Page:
* * *

New Trend in Decorating:

The other day a letter came from our agent in New York and, instead of containing the usual disparaging comments about the deathless prose we have sent her, this letter said that her client, Jesse Stuart, had sent her a picture as drawn by his five-year old daughter. She liked it and decided that it would be nice to decorate her apartment with framed masterworks by the children of all her clients.

The request should have come a year ago. Before the Era of the Horse. Our offspring cannot pick up a pencil nowadays without turning any nearby hunk of paper into a quivering memorial to the Spirit of the Hoss.

We transmitted Marian's request to him and he went into a trance, returning some time later with a profile picture of a horse's head, complaining that the paper wasn't large enough or he would have made it life size. He wondered if we could find him a piece of paper big enough so that he could draw the entire horse, life size. In the picture he considered unsatisfactory, there was a balloon, a la comic strip, coming out of the horse's mouth with the cabalistic sound, "Wheeee". A very happy and contented hoss.

These horses of his have a wild look and teeth. The also seem peculiarly absorbed in the problem of trying to kick themselves in the head.

Next door is a fine friendly horse named Blue Genius. Pen's drawings lack Blue's placidity.

They also lack background. Some time back he did fine pictures in which there were houses, smoke, hillsides and blue mountains in the distance. We reminded him of those old happy days before the hoss. His second attempt had a background. A horse in the foreground and a background composed of horses.

He is anxious to please the agent -- almost as anxious as we are -- and he doubtless considers her to be a woman of intelligence who wants nothing better than a picture of one of his happy horses. If we should try to tell him that maybe she doesn't want a full face or profile of a trusty steed, he will lose all respect for her.

* * *

Winter Scene:

This morning, in the Hill Country of Texas, the doves were sitting in the live oaks, hooting at the dawn. The sun came up bright and hot, and the hills were misted with the grey-blue smoke of burning cedar. When the wind died, you could hear the faroff silver of the bells on the lead goats. In town cafe doors were open, the juke boxes filling the street with the nasal whine of the music of the plains.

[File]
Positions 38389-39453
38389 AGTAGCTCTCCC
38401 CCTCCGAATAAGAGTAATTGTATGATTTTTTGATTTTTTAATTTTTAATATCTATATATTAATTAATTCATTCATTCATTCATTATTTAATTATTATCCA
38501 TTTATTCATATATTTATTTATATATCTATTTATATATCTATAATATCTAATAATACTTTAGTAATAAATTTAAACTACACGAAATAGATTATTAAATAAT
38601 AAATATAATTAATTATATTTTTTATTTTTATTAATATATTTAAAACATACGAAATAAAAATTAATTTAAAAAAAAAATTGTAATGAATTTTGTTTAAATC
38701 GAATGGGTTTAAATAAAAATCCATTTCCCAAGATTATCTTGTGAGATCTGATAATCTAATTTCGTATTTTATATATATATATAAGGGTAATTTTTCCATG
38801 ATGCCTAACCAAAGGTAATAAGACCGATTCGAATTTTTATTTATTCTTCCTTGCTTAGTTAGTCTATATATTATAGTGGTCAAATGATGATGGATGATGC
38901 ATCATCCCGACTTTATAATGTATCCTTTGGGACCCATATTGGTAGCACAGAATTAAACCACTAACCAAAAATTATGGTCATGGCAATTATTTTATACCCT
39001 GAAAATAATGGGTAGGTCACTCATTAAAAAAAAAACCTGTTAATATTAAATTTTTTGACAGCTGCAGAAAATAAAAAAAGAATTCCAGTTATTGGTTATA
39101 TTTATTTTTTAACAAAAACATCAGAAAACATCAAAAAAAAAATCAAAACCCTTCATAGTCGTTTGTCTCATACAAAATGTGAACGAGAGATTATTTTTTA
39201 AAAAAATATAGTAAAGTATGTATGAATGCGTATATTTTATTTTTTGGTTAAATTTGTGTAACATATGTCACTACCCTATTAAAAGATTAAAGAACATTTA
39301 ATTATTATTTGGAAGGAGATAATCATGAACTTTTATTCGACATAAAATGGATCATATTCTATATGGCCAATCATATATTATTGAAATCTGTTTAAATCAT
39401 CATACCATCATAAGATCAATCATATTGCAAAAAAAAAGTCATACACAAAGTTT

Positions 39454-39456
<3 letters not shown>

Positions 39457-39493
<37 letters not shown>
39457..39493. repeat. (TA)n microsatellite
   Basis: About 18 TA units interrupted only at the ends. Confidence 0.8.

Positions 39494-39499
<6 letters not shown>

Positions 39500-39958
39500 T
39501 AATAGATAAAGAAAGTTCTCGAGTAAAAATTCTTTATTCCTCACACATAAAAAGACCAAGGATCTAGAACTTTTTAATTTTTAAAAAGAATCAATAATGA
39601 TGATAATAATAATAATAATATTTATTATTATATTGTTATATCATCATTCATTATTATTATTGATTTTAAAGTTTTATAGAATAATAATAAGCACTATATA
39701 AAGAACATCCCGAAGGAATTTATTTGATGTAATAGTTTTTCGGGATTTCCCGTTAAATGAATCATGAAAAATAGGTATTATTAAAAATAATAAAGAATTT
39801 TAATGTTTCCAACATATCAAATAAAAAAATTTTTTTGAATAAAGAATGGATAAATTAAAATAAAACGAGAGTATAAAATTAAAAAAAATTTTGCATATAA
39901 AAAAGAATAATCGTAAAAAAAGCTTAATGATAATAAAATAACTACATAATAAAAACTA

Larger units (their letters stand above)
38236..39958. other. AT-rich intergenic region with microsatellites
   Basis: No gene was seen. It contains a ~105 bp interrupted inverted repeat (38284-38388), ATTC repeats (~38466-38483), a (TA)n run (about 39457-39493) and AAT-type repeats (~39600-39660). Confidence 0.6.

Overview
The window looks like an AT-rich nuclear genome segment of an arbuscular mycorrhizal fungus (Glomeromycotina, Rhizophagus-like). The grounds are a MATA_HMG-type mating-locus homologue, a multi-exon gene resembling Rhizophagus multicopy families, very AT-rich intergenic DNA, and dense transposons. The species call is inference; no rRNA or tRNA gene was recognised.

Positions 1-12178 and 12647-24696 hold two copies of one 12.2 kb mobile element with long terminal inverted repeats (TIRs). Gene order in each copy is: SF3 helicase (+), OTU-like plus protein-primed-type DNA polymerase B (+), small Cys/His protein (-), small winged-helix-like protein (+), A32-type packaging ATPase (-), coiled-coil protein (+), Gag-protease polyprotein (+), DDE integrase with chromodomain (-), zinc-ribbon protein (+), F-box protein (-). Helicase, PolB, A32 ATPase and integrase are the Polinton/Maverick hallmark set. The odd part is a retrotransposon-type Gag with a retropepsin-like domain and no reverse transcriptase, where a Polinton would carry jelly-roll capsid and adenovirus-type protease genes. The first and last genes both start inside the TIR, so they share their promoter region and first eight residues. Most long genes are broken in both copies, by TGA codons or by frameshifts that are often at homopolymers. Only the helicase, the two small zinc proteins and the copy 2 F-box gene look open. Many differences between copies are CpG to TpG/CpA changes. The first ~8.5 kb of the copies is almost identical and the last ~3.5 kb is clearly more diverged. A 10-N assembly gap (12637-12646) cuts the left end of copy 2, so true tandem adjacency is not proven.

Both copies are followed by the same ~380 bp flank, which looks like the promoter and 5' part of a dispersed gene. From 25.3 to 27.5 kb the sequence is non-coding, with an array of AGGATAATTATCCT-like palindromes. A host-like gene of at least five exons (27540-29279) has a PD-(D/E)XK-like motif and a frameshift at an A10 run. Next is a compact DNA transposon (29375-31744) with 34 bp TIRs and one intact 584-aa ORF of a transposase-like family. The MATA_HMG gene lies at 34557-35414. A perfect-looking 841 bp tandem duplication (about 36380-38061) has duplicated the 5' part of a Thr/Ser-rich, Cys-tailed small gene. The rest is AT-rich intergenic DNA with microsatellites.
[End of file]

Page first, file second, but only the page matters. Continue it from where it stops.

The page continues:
* * *

See you next week.

Monday, March 18, 2019

A Hero for Our Time

When John D MacDonald passed away on December 28, 1986, all but eleven of his 77 books -- novels, anthologies, non-fiction and a monograph -- were still in print in one form or another.* This included, of course, all 21 titles in the Travis McGee series. As far as I have been able to tell, these titles have never gone out of print and have enjoyed multiple editions over the years. While MacDonald was alive these various editions changed only insofar as their cover art and the accompanying blurbs. The Deep Blue Good-By, for example, went through 43 unique editions through 1987, including 38 in paperback (with five different cover illustrations), two Lippincott hardcovers, two large print editions, and one Detective Book Club edition. And I’m not even counting the two JDM trilogy anthologies that were produced. But if the McGee’s ever did go out of print, it would have happened sometime between 1987 and 1995, a period where my research is spotty and MacDonald’s popularity went into a steep decline.

Then, in the summer of 1995, Ballentine/Fawcett Crest began publishing brand new editions of the series, with new covers and, for the first time, additional material included. There was an introduction by fellow author and Floridian Carl Hiaasen and a brief piece by MacDonald’s son Maynard. That the covers stunk -- easily the worst ever produced for the titles, consisting of huge block lettering -- didn’t matter to JDM fans: the extras and the fact that they were available and taking up space in the Mystery sections of bookstore shelves was all that mattered.